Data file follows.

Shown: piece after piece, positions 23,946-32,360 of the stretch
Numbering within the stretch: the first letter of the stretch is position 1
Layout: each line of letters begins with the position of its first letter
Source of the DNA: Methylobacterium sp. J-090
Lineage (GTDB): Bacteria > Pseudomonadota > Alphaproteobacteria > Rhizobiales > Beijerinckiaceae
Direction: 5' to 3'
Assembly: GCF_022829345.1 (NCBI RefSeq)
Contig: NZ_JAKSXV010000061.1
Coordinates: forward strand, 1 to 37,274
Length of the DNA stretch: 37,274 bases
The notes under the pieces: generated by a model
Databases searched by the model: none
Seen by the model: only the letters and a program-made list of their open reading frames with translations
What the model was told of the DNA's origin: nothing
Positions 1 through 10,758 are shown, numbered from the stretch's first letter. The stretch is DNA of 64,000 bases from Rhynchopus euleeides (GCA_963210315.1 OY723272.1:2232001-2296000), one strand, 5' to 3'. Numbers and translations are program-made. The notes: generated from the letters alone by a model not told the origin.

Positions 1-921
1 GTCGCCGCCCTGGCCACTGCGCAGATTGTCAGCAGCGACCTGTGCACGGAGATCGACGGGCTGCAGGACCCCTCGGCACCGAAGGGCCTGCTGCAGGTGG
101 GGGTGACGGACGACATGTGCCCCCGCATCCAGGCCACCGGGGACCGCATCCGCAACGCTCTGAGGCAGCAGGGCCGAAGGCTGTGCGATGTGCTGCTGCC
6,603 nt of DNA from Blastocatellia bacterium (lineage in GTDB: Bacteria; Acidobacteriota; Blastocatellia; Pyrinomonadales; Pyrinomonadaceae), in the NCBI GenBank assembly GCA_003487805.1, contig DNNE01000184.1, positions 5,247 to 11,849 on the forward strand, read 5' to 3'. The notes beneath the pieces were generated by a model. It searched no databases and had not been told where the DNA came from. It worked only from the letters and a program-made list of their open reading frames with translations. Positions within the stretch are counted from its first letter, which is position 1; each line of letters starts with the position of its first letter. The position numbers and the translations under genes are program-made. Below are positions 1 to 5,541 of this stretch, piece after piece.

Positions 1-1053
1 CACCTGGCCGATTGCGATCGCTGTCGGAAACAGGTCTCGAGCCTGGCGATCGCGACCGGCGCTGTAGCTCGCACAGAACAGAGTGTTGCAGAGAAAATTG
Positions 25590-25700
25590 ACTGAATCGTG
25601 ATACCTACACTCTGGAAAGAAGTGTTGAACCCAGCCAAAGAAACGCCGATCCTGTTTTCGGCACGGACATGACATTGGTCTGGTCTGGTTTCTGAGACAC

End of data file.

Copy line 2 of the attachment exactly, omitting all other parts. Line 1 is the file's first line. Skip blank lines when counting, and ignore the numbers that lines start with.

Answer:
Numbering within the stretch: the first letter of the stretch is position 1